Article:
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Dec. 4, 2021

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Girlfriends half marathon energizes cancer survivors

Vancouver event supports those with disease, research

By , Columbian Assistant Metro Editor
Published:
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Participants in the Girlfriends Run for a Cure set off from the starting line Sunday in downtown Vancouver. Organizers said about 1,500 people registered to take part in the event, which raises money for the nonprofit Susan G.
Participants in the Girlfriends Run for a Cure set off from the starting line Sunday in downtown Vancouver. Organizers said about 1,500 people registered to take part in the event, which raises money for the nonprofit Susan G. Komen and local organizations. Photo Gallery

For more information about Susan G. Komen for the Cure visit ww5.komen.org

When Sara Dougherty was undergoing treatment for breast cancer, she had difficulty mustering up enough energy to walk across a room.

“It’s like there’s no more gas in the engine and you can’t take one more step,” she said.

But on Sunday morning, the 70-year-old Vancouver woman, whose cancer is in remission, had enough energy to run and walk in the Girlfriends Run for a Cure half marathon in Vancouver. She read about the event last year and said she wanted to participate to inspire other cancer survivors her age to exercise.

“I would like to be able to get a group of people in their 60s and 70s to do this with me next year,” said Dougherty, who has fought two different types of breast cancer.

For more information about Susan G. Komen for the Cure visit ww5.komen.org

Women of all ages and athletic ability participate in the Girlfriends run each year. It began eight years ago when Northwest Personal Training owner Sherri McMillan tried to get 100 women together to run in support of her client, Vancouver resident Joleen Skarberg, who had recently been diagnosed with breast cancer. Four hundred women showed up that first year.

“And now look how it has evolved,” McMillan told a crowd of women standing in the streets Sunday morning in downtown Vancouver.

As they waited for the run to begin, McMillan thanked the 1,500 people who registered for the Girlfriends half (13.1 miles) and quarter (6.55 miles) marathons, and the 300 volunteers who helped pull off the event. Racers loaded up on bagels, oranges and bananas, and McMillan led them in a quick warm-up that included stretching their calves and rotating their ankles.

At 9 a.m., the racers were off. Starting near Broadway and 11th Street, the route took them past a few scenic parts of west Vancouver, including Esther Short Park and Fort Vancouver.

‘Better than I thought’

Heading into the race, Dougherty said she was nervous. She and her 35-year-old race companion planned to mix short bursts of running with longer periods of walking, and Dougherty predicted it would take them almost four hours to cross the finish line.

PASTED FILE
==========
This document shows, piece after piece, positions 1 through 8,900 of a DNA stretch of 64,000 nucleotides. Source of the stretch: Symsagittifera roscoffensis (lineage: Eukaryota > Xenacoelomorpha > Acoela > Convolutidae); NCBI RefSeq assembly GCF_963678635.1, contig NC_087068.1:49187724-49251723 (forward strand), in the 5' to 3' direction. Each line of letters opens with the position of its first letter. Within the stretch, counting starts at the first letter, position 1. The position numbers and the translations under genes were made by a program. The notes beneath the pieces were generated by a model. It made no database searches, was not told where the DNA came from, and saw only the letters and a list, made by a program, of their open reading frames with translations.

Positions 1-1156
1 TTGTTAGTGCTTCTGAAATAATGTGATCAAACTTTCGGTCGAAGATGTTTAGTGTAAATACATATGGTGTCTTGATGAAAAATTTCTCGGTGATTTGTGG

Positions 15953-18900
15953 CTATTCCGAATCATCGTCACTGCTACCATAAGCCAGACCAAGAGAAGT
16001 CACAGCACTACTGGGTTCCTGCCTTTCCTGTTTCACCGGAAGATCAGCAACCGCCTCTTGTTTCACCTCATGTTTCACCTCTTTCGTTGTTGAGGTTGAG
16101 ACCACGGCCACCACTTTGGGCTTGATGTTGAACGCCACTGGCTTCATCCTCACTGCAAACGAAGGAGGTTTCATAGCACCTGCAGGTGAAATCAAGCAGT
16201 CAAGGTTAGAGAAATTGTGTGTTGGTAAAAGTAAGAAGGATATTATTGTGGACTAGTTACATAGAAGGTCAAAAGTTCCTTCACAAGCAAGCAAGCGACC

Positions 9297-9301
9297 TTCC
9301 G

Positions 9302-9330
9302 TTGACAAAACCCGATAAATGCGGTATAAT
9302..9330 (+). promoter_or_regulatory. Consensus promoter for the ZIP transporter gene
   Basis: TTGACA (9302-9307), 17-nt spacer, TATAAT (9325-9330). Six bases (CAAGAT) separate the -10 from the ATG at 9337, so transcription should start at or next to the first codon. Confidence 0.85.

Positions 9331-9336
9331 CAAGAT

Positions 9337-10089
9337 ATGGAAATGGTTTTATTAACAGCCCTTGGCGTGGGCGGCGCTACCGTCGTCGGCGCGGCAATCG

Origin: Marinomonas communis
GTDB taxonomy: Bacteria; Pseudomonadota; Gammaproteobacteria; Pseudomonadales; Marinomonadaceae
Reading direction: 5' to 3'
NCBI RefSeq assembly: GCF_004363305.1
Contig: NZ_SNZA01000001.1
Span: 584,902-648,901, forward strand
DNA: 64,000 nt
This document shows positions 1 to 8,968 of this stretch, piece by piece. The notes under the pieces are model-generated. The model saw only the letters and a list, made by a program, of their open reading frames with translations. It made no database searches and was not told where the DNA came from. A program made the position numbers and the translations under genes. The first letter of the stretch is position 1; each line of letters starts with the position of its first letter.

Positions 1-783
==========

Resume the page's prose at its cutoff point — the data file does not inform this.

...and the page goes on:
It took them about three hours and 25 minutes, she said later.

“It was a lot better than I thought,” said Dougherty, noting the weather was also nicer than expected. “People were so celebratory. It was just really a lot of fun.”

She said it was her third or fourth time participating in a race. Before she was first diagnosed with cancer in 2000, Dougherty said, she had always enjoyed walking, but just around the neighborhood. More than a year ago, her son invited her to walk and run in a 10K race in Spokane.

“I started walking more and more,” she said, until she was ready to do the race.

After that, she participated in a couple of more races, but none longer than a 10K.

At first, “I was discouraged by other people: ‘No way,’ ‘That’s too far,’ ‘You can’t do that,’ ” Dougherty recalled. But now she knows it is possible for her to finish a half marathon and hopes her story will inspire others.

“I would really urge other women to try it next year,” she said.

A fundraising event

In the seven years before Sunday’s event, Girlfriends raised more than $300,000 for the nonprofit Susan G. Komen and local organizations.

In addition to the half- and quarter-marathon races, the Girlfriends event included a Kids Mini-Marathon, and perks for participants once they finished the race, including massages.

All of the money raised from the Kids Mini-Marathon goes to the Children’s Center, a nonprofit that provides mental health services to children and families in Clark County.

Another aspect of the event, the Pink Brigade Guys, raised $25,000 in Sunday’s event, McMillan said. The brigade allowed men to participate in the race or other aspects of the event, if they could each raise $500 for the Kearney Breast Center at PeaceHealth Southwest Medical Center.

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Columbian Assistant Metro Editor
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